I Can't Believe Goldie Hawn's First Movie In 15 Years Was Snatched


Of the two pages of borderline incomprehensible scribbles I jotted down during a decidedly uncrowded showing of Snatched last night, the one that I was most drawn to when revisiting them this morning was, “She keeps saying ECUADOR?!” (The “she” in that case refers to both of the films stars, Amy Schumer and the great Goldie Hawn.) From Snatched’s opening scene to its 30-minute mark, they call out the country by name so frequently that the first act sounds a lot like this: “My boyfriend and I are going on vacation to Ecuador! My boyfriend dumped me before our Ecuador trip! Who will come to Ecuador with me? Mom come to Ecuador! Now we’re in Ecuador! Ecuador is beautiful! Uh oh, we’ve been kidnapped in Ecuador!” But here’s the thing about Snatched: it was filmed in Hawaii.

And that’s fine! I won’t bemoan the movie for not shooting on location and helping out that great state’s economy with a big-budget production, but the repetition reeked of discomfort—like a friend telling you “everything’s fine” several times in one conversation, or a closeted gay man talking about his love of “boobies” a little too often. From its early scenes, Snatched feels anxious and hurried, like a movie unconvinced of its ability to live up to its potential. And that’s perfectly understandable, because Snatched absolutely does not.

Despite the myriad things working in its favor (It stars Goldie Hawn in her first film role since 2002! She and Amy Schumer have great chemistry! It was written by the woman who wrote Ghostbusters! It’s a mother-daughter film cleverly being released on Mother’s Day weekend! It stars Goldie Hawn in her first film role since 2002!), Snatched fails to do anything remotely unique with its women-in-peril, mother-and-daughter-come-together-to-save-each-other plot—and we haven’t even gotten to its unforgivable portrayal of Ecuador (and later, Colombia) as a country whose residents are either serving American tourists in resorts, snatching them and forcing them into the international sex trade, or—in Goldie and Amy’s case—kidnapping them for ransom.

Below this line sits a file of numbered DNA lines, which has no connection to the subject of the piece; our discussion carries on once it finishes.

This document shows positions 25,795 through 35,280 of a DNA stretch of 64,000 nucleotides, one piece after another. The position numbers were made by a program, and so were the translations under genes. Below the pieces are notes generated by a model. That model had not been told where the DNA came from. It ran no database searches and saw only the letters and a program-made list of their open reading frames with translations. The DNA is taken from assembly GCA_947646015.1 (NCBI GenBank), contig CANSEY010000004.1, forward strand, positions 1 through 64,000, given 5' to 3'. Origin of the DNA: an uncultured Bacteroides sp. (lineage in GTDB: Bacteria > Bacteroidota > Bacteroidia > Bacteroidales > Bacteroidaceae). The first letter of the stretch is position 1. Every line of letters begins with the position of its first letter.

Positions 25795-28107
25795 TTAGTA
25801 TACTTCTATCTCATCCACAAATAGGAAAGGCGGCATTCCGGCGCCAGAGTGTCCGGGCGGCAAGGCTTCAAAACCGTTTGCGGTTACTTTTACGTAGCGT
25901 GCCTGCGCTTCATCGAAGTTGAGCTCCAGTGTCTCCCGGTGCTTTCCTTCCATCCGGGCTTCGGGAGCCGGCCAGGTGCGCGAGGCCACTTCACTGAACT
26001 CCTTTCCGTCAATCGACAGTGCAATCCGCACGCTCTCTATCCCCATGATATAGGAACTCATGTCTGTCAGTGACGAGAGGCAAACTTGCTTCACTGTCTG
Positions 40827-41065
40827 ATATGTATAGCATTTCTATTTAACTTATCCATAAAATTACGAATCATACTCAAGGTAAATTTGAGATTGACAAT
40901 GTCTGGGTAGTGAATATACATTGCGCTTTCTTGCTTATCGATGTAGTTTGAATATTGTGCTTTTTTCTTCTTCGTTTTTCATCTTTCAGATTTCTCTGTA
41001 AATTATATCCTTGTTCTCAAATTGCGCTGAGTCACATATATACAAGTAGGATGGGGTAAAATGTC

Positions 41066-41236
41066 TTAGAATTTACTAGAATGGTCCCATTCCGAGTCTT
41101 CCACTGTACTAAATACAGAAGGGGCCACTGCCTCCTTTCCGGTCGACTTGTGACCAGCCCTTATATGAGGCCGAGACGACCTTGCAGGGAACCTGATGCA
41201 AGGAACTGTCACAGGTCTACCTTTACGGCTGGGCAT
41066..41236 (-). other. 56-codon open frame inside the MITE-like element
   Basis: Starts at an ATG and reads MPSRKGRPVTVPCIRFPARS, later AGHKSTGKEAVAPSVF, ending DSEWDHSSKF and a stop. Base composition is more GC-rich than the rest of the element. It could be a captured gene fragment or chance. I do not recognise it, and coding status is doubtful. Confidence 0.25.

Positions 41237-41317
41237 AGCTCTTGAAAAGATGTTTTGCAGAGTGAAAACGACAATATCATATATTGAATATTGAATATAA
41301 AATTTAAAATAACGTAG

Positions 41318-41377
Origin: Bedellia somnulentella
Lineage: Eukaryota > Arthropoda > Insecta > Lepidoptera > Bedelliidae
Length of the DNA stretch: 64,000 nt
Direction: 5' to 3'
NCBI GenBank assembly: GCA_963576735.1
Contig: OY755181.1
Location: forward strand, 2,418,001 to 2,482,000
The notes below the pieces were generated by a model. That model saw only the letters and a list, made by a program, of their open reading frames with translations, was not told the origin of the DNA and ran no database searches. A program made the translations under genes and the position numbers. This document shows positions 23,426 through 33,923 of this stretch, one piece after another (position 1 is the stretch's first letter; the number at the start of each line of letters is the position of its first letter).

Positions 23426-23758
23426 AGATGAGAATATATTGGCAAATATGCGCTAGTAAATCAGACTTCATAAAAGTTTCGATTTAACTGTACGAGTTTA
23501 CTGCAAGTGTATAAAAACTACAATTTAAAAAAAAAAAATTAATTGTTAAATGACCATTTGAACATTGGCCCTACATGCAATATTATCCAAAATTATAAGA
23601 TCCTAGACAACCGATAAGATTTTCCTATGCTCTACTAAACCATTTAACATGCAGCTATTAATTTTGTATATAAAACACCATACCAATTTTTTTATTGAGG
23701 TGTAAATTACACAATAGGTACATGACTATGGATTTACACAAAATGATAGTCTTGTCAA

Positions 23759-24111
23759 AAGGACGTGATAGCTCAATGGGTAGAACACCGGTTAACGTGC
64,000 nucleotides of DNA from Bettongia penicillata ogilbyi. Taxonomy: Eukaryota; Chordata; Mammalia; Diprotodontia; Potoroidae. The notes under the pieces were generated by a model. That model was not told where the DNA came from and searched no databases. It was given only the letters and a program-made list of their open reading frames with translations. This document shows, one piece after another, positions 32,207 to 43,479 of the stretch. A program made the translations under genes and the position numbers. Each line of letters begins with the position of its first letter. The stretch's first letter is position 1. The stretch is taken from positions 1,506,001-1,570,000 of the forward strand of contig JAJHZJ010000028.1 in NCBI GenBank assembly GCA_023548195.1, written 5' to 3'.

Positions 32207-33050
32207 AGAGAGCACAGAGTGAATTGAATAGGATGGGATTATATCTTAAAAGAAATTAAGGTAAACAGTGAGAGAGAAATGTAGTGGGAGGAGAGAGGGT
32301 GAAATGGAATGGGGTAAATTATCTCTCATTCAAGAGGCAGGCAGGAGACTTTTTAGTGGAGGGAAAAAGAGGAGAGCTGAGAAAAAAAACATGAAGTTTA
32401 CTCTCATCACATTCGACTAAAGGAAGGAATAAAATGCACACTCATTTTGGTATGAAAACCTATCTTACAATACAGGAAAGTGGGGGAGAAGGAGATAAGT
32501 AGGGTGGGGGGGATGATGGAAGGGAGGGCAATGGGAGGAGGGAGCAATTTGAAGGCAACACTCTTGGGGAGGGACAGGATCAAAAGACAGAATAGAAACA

There’s something very funny about the idea of Amy Schumer and Goldie Hawn as a mother and daughter whose relationship is strengthened after they’re kidnapped for ransom, but there is very little funny about that same scenario occurring in South America, where clever jokes and physical humor can be lazily replaced with quips about sex slavery, not speaking Spanish, and murdering locals. (Remember Ransom? That kidnapping took place in New Jersey! Why didn’t Snatched take place in New Jersey?!) This insensitivity is impossible to ignore, and sours the entire experience of watching what should have been an absurdist romp with two genuinely funny female stars. Schumer’s repeated accidental killings of their (admittedly bad) wannabe captors is a joke that is most ruined by the film’s xenophobia. While the gag has worked before (Melissa McCarthy has a number of hilarious accidental kills in 2013’s Spy), it’s simply not funny to watch Amy Schumer traipse around a South American country accidentally shooting its inhabitants in the head.

By the end (which comes with a swiftness that is oddly telling of the film’s lack of confidence) I felt ashamed of the entire production—and I haven’t even mentioned Wanda Sykes and Joan Cusack, who have a pair of roles so stupefyingly half-formed and unnecessary that I almost want to pretend they weren’t even in it. Goldie Hawn, one of the great comedic actors of her time, deserved a better return to Hollywood than this lazy, embarrassing trip to the southern hemisphere. And it’s painfully clear that everyone involved with Snatched—Hawn and Schumer included—knows it.

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